Saturday, May 15, 2010

Copper Information

I found out that the site, Saanendoah, is not being maintained anymore and some people can't even find the site in a Google search. The link above takes you directly to the page that talks about copper and its importance in goat health. I'm glad that I can still get to it, but the link may end up broken at some future date.
I wanted to make sure I always have the information handy so I decided to re-post it here. It is not my research, all the credit goes to Joyce Lazzaro who created, maintained, and researched this information for the site.

This post is quite long because this information is so important to me. Remember, I don't take any credit for finding or researching the information. I just want to preserve it.

Copper Deficiency: A Possible Cause of Polioencephalomalacia in Young Goats
Prairie Diagnostic Services - Canada
During the spring of 1999, the Regina laboratory received submissions from a producer experiencing problems in pygmy kids between 1 1/2 - 2 months of age. The history presented for one kid included fever, depression, head pressing, circling and terminal opisthotonus. Another animal and several more at home exhibited generalized weakness and muscle tremors. Weakness was most pronounced in the hindquarters.

At necropsy, the kid with seizures had severe cerebral edema with laminar necrosis of the cerebral cortical gray matter (polioencephalomalacia). The spinal cord from the kid with generalized weakness displayed extensive hypomyelination with neuronal chromatolysis and necrosis. Both kids had decreased numbers of Purkinje neurons and cells within the granular layer of the cerebellum with chromatolysis of medullary neurons. Hepatic copper level from the kid with weakness was 2.4 ppm, a level considered very deficient (normal range 25-150 ppm). A CBC indicated marked nonregenerative anemia (hemoglobin 82 g/L; hematocrit 0.10). Both goats had mild to moderate thyroidhyperplasia. One animal had moderate coccidiosis.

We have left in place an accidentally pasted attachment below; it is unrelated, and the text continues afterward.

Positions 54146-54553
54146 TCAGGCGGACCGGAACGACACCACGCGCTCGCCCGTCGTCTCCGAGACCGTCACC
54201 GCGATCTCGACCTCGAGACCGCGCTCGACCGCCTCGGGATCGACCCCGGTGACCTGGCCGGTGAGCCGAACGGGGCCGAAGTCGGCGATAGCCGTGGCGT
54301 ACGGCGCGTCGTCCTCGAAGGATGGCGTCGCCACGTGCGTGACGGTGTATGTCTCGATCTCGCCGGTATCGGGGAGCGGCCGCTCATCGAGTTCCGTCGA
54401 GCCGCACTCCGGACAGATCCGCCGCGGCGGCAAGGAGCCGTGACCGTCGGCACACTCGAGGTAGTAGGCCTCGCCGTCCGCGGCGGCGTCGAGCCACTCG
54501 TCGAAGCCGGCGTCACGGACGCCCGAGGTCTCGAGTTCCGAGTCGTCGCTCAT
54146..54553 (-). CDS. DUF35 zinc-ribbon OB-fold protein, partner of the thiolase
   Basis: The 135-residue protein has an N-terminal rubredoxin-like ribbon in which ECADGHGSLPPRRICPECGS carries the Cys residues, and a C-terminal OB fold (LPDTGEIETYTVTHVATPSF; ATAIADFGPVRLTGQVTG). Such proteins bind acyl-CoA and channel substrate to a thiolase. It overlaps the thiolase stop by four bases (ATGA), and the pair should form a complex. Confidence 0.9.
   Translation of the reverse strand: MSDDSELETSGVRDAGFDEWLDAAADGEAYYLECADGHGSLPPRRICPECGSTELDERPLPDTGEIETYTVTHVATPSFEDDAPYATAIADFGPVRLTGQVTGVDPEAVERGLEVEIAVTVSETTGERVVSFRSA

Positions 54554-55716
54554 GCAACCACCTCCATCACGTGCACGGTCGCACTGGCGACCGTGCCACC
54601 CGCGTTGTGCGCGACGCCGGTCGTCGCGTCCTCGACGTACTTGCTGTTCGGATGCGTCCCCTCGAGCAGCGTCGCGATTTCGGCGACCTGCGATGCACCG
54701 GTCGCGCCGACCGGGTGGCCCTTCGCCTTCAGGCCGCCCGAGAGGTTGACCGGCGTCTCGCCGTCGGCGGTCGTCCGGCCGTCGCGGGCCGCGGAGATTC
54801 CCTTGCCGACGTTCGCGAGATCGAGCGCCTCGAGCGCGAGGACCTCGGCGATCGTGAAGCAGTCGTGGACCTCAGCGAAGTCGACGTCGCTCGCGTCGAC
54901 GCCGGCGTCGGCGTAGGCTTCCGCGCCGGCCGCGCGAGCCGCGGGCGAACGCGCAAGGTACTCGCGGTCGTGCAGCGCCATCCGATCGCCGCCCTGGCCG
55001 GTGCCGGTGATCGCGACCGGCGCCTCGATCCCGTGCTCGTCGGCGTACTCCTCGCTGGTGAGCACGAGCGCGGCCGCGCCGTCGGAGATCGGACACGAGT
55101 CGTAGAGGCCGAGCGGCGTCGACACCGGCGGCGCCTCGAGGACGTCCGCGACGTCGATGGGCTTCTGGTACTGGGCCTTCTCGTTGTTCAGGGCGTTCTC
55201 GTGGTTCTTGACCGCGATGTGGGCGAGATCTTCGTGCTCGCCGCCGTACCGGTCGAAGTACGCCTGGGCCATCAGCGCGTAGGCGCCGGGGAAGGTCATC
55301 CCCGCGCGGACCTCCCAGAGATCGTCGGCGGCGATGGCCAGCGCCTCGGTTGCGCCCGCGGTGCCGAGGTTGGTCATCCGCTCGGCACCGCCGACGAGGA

The owner housed sheep with the goats. Both were receiving hay, barley, sheep supplement and cobalt/iodized salt. Drinking water sulphate and phosphorus levels were within normal ranges.

When sheep and goats are fed together, it is not uncommon to feed supplements designed for sheep. The practice predisposes goats to copper deficiency as their requirements at 10 - 20 ppm are much higher than those for sheep at 5 - 10 ppm. Although dietary copper levels were not calculated, a copper deficient diet with respect to goat requirements was strongly suspected. Genetic or breed predisposition and the interfering role of dietary molybdenum were not ruled out. Thyroid hyperplasia may have also been genetically related as dietary iodine levels appeared normal.

Copper deficiency in young goats typically appears as "enzootic ataxia" related to spinal chord and cerebellar changes. Cerebellar changes noted in this case were consistent with copper deficiency. Low copper levels were suspected as contributing to polioencephalomalacia. Similar lesions have been reported in young lambs from England. Other causes of polioencephalomalacia include: thiamine deficiency, high sulphates, water deprivation, hypoxia and any condition causing cerebral edema. 

If copper nutrition was as simple as determining the copper levels in the base diet and adding a highly available copper source/supplementation, copper deficiency would not be a problem. However, because copper absorption and metabolism can be affected by molybdenum, sulfur, calcium, zinc, iron, manganese, cobalt, lead, cadmium, and selenium, deciding how much supplemental copper is required is not always easy.